NCI's Community Cancer Centers Program: Recovery Act Investment Report
Public Health Burden of Cancer
Cancer is the second leading cause of death in the United States after heart disease. In 2009, it is estimated that nearly 1.5 million new cases of invasive cancer will be diagnosed in this country and more than 560,000 people will die of the disease.
NCI's Community Cancer Centers Program (NCCCP) and ARRA
In 2007, NCCCP was initiated as a 3-year pilot project to create a national network of community cancer centers to expand cancer research and to deliver the latest, most-advanced cancer care to more Americans in their home communities. Currently, 16 community hospitals located in 14 states across the country are participating in NCCCP. ARRA funds are being used to support a significant expansion of this initiative because yearly progress reports for the pilot project have shown promising results.
Addition of New NCCCP Sites(1)
Fourteen new cancer centers will be competitively awarded to reach larger numbers of underserved populations and to connect community cancer centers with the state-of-the-art care provided by NCI-designated Cancer Centers. Seven independent community cancer centers and seven NCI-designated Cancer Centers in partnership with community cancer centers will be funded.
Enhancing Support for Current NCCCP Sites
ARRA funding will also provide additional support to the current NCCCP sites for projects in the following areas:
- Clinical Trials: Many cancer patients are unable to access the best cancer care and participate in cancer clinical trials because too much travel and too much time away from family and work are required. Patients at NCCCP hospitals have greater opportunities to participate in clinical trials. ARRA funds will support the development of an infrastructure for early phase clinical trials and facilitate patient access to such trials through collaboration with NCI's Early Phase Drug Development Program. In addition, strategies for enhancing the accrual of Native American populations to clinical trials and engaging community physicians in minority communities will be identified.
- Health Disparities: A major focus of the NCCCP is to reduce the burden of cancer among underserved populations by bringing more patients into a system of high-quality cancer care and achieving a better understanding of why some populations experience higher cancer rates than others. ARRA funds will support efforts aimed at improving the effectiveness of NCCCP Community Outreach Programs in addressing cancer health disparities and in developing partnerships with NCI Community Networks Program (CNP) institutions to increase cancer screening in racial/ethnic minority and other underserved populations.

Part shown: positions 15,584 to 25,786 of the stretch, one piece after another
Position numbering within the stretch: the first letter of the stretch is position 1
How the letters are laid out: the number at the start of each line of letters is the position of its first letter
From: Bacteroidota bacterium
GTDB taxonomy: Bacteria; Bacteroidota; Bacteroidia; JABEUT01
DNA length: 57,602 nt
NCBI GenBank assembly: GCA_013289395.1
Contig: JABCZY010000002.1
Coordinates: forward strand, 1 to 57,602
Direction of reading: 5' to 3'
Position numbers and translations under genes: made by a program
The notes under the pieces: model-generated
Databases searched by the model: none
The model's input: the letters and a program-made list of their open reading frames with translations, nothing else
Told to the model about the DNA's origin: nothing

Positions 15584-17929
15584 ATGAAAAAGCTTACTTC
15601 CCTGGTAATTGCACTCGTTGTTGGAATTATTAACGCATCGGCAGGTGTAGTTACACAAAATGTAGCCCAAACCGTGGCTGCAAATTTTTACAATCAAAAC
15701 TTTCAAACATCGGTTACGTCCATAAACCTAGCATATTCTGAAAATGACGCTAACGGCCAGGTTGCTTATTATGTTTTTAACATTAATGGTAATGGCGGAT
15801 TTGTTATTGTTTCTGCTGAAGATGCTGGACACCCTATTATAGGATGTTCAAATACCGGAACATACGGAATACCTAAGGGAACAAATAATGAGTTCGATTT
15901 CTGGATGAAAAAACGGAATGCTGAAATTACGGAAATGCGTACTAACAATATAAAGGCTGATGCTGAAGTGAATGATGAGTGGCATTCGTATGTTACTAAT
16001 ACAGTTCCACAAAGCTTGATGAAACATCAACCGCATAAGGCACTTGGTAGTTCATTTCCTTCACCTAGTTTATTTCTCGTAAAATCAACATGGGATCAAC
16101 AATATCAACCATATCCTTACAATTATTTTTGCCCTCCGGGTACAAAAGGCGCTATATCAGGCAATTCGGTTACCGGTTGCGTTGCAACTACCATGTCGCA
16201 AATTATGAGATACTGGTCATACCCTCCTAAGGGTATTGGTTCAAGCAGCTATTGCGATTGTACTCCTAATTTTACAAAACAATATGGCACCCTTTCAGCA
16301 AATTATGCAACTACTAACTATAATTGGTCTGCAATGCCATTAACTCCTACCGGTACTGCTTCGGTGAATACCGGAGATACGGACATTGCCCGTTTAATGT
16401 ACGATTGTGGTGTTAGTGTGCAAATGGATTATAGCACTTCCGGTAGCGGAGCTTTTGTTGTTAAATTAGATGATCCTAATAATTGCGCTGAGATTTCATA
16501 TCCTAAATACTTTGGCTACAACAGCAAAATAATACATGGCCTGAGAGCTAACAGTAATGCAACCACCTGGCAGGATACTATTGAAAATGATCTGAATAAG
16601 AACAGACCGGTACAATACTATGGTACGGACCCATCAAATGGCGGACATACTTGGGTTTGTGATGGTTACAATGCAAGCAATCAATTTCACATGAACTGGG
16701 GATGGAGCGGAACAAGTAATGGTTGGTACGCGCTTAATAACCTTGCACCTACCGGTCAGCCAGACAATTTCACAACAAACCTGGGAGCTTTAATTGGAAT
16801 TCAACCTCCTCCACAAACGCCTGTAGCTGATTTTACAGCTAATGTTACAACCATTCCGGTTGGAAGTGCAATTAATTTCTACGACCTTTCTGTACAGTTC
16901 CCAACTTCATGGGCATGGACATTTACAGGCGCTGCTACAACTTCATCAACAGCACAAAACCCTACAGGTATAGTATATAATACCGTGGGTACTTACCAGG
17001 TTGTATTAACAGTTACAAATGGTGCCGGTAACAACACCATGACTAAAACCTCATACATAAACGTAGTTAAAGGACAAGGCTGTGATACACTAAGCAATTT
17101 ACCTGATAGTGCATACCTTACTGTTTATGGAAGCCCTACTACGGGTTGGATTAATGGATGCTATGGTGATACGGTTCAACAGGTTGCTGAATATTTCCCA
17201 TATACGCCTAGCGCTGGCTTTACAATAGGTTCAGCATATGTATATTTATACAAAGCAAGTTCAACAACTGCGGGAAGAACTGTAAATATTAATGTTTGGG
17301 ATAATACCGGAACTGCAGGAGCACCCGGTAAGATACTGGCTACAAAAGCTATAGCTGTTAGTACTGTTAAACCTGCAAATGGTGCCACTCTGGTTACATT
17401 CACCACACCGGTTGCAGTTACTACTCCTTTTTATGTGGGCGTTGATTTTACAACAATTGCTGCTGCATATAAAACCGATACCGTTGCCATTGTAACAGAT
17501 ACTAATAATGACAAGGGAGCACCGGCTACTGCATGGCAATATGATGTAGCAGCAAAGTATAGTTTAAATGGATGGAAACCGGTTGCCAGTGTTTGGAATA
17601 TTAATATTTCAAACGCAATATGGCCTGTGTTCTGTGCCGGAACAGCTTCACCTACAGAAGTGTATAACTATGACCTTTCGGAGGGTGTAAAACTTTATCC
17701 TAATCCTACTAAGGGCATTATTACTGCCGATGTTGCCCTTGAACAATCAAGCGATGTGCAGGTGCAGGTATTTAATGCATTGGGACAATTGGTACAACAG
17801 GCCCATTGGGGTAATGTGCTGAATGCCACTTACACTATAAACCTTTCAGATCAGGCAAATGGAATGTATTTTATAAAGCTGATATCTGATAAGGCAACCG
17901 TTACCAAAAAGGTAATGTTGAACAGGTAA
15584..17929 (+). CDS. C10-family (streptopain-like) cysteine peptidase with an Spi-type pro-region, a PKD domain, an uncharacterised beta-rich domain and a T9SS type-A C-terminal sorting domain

- Quality of Care: NCCCP sites are investigating approaches to enhance the quality of cancer care, such as defining high-quality cancer care in a community setting and identifying ways to measure cancer healthcare quality. ARRA funds will support new projects that will provide an infrastructure for multidisciplinary care and evaluate the impact of multidisciplinary care on the processes and outcomes of cancer care. In addition, a quality oncology practice initiative will be developed to enhance quality improvement activities in the practices of private physicians. Furthermore, electronic patient-reported outcomes will be tested in community settings.
- Survivorship and Palliative Care: During the past twenty years, major advances have been made in various aspects of cancer research. This progress has lead to improved screening and diagnostic methods and better treatment for many types of cancer. As a result, many more people today are surviving and living longer with cancer. Community cancer centers have a critical role to play in enhancing the quality of life of cancer survivors and in supporting cancer survivorship research. ARRA funding will support new projects in this area that will help survivors transition to life after treatment and promote smoking cessation among cancer survivors.
- Information Technology: Although less than 2 percent of U.S. hospitals have a comprehensive Electronic Health Record (EHR) system in place, evidence is emerging that EHRs can improve the quality and efficiency of medical care and cancer research. NCCCP sites have started the migration from decentralized, paper-based records systems to computerized systems, and ARRA funds will be used to expand an initiative known as the Electronic Health Record in Oncology, which will demonstrate what is needed to integrate EHRs into the workflow of community health care systems.
- Biospecimens: Standardized collection of voluntarily donated tissue and other medical specimens for research purposes is critical in advancing genomic research. Three NCCCP pilot sites are already collecting cancer biospecimens for The Cancer Genome Atlas (TCGA) project, a collaborative effort involving NCI and the National Human Genome Research Institute (NHGRI). The sites are the first community hospitals in the United States to participate in this project to accelerate our understanding of the molecular basis of cancer through the application of genome analysis technologies, including large-scale genome sequencing. The three sites are involved in TCGA working groups to develop disease site-specific protocols for collecting rare, limited tumor specimens, including specimens from breast, esophageal, and pancreatic tumors. ARRA funds will be used to support these activities.